US 969422 A
Description (OCR text may contain errors)
J. R. TANNER 5: D. B. BANKS.
APPLICATION FILED MAY 11. 1909.
Patanted Segfiz. 6 $18.
"outrun s'rarns rarnn'r enrich,
JULIUS R. TANNER, OF PITTSBURG, PENNSYLVANIA, AND DANIEL B. BANKS, OF
Specification of Letters Patent.
Application filed May 11, 1909.
' rammed Sept. 6, 1910. Serial no; 495,309.
To aZZ whom it may concern:
Be it known that we, JULIUS R. TANNER and DANIEL B. BANKS, citizens of the United States, .residing at Pittsburg, in the county of Allegheny and State of Pennsylvania, and city of Baltimore, State of Maryland, respectively, have invented or discovered new and useful Improvements in Pipe-Joints, of which the following is a specification.
Our invention relates to pipe joints and its object is to provide flexible pipe joints for high-pressure water mains.
It has been our aim to produce a joint of this character that will permit the pipe to be arranged at a convenient angle to; each other without the possibility of drawing the pipe-ends at the joint and of allowing the pipe-e nds to be forced out of the clamping devices therefor.
Referring to the accompanying drawing, the figure is a central longitudinal section througl'i two pipes connected by our improved pipe-joint.
' Referring to the drawing, 1 and 2 represent two pipes having their adjacent ends secured together by our improved joint.
3 is a ring, or annular support, having its internal diameter preferably equal 'to the internal diameter of the pipes 1 and 2. The periphery of the ring 3? is composed of two spherical zones, shown as taken from the opposite halves of the same sphere, a. central zone being omitted and the lateral zones be ing brought together at their greatest circles, which are obviously smaller than the greatest zone of the sphere or spheres from which they were taken. The right hand zone is described by the radius 1O drawn from the center l, preferably at the left-hand end of the ring 2- and the left-hand zone is described by the radius 1O from the center 4", preferably in the right-hand end of the ring 3*. The centers 4& and 4 lie in a line which includes the axial center of, the ring 3; that is the axis of the ring or its prolongation.
The adjacent ends of the pipes 1 and 2 are flared and their inner surfaces are curved to fit the zones on the ring 3. The flared ends are of uniform thickness so that their outer surfaces will be described by the radii' mum angle for which the joint has been designed. On the flaring ends ofthe pipes we place the two clamping rings? and 8,
having their interior surfaces shaped to fit the outer surfaces of the said pipe-ends, Bolts 9 passed through the rings set-vein an obvious manner to draw the rings toward each other, thereby causing them to wedge and clamp the flaring pipe-ends 5 and 6 tightly between the ring 3 and the clampmg rings.
We have provided clearance spaces 12 by omitting an annular portion, triangular in section, from the outer angle of the rings next to the pipe-ends. These clearance spaces permit the pipes to be flexed until the pipe walls engage the walls of the spaces 12.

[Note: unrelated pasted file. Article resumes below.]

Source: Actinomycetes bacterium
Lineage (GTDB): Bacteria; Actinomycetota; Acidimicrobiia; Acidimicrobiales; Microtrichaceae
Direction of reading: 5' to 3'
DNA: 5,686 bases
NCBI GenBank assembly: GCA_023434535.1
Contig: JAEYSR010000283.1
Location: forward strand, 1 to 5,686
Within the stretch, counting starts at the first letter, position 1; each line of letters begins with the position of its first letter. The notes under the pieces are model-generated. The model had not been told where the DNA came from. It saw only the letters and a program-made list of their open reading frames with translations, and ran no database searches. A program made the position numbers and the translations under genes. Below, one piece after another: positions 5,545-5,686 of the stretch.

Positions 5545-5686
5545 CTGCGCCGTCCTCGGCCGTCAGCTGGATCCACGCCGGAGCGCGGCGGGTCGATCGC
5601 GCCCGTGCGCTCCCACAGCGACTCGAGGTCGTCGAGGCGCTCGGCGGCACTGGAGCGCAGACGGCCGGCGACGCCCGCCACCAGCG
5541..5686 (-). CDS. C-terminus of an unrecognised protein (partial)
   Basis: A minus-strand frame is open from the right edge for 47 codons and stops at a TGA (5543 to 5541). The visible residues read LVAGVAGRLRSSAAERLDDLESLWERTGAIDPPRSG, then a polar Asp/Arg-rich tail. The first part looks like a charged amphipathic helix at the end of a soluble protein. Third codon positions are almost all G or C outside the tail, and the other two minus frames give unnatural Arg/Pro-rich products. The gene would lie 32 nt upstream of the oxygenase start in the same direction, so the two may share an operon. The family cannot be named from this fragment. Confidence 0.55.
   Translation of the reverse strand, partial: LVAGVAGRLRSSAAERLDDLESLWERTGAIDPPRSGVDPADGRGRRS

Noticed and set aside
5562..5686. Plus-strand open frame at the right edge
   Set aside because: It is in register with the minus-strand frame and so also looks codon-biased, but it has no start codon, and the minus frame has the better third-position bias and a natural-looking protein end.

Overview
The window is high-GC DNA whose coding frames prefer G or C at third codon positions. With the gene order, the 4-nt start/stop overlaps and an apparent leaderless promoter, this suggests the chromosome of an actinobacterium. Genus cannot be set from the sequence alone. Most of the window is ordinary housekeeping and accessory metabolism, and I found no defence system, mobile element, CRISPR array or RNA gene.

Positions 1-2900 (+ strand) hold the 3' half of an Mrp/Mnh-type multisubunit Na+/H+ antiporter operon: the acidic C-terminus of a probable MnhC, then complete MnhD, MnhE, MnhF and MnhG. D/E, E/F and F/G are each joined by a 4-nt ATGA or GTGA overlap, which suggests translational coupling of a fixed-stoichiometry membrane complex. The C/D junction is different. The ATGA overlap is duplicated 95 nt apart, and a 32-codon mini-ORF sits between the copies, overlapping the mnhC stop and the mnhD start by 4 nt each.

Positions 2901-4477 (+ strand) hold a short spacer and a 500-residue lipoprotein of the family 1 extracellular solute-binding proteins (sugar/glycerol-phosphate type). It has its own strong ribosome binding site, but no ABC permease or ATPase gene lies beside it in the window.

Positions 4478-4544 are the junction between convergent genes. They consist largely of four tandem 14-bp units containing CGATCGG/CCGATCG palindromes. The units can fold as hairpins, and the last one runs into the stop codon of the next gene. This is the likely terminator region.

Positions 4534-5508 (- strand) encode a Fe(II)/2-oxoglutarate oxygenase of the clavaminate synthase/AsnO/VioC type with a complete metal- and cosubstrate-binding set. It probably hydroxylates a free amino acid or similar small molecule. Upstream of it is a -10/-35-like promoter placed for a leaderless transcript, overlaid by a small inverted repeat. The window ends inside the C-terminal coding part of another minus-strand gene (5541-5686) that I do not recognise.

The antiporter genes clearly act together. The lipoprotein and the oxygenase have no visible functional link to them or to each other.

It will be observed that the pipe ends assume a greater angle to the pipe bodies than they would if the zones were described from a point midway between the centers 4*, and l". Consequently, these centers may be located at any place which will make the angles of the pipe-ends with the pipe bodies greater than would be produced if the centers were placed so as to makethe zonesa single central zone of a sphere, It is clear that it will take more power to pull the pipe ends out of the clamping rings when zones having their greatest circle less than the great zone of the sphere from which it was taken are used than would be required if the zones included the greatest circle of a sphere. This is true because the greater the flare, which reaches its maximum when it is at right angles to the pipe-body, the more difiicult it becomes to draw it down to or toward the diameter of the pipe-body. The force required to draw out the pipe ends from the clamping rings decreases as the flare of the pipe-ends decreases, reaching a minimum when the flare becomes zero.
By constructing the pi e-joint as described, the pipes may be exed atvarious angles after merely loosening the bolts without any change in the fit of the pipeends on the rings 3. No matter what the angle of the ipes may be we may secure a perfect fit of the parts, without disturbing the parallelism of the clamping rings, and
consequently, without any bending of the bolts when the rings are tightly clamped in place. ,It is clear also that by omitting the central zone of the sphere, or by the use of two small zones of s' eres, We save a eat deal of material in t e manufacture 0 our rings3 and also that thexings 7 and 8 may be hi'ought closer togethenmaking a more compact structure I s 'We elaim I l 1 In a universal pipe-joint, two pipes having their adjacent ends flared and-0f uniform thickness, a ring havin its external surface constituting two sp erical zones Whose largest circlesare smaller than the reetest circle of their spheres, said ring he mg seated Within and fitting the said'fin'ed 1 by the said DANIEL B pipe-ends, a movable clamping ring surrounding the flared end of each pipe, and
eeeeee means for drawing the clamping rings towal'd each other.
8' ed b the said JULIUS R. TANNER at Pitts urg t 's 26th da of April, 1909, and
this 6 dey of May, 1909.
JULIUS R. TANNER. DANIEL B. BANKS. Witnesses for Julius R. Tanner:
F. N. BARBER, I 'ANNA R. BEA'ITY. WVitnesses for Daniel B. Banks:
J. WALLACE BRY N HUGH McCoy.
ANKS, at Baltimore, 20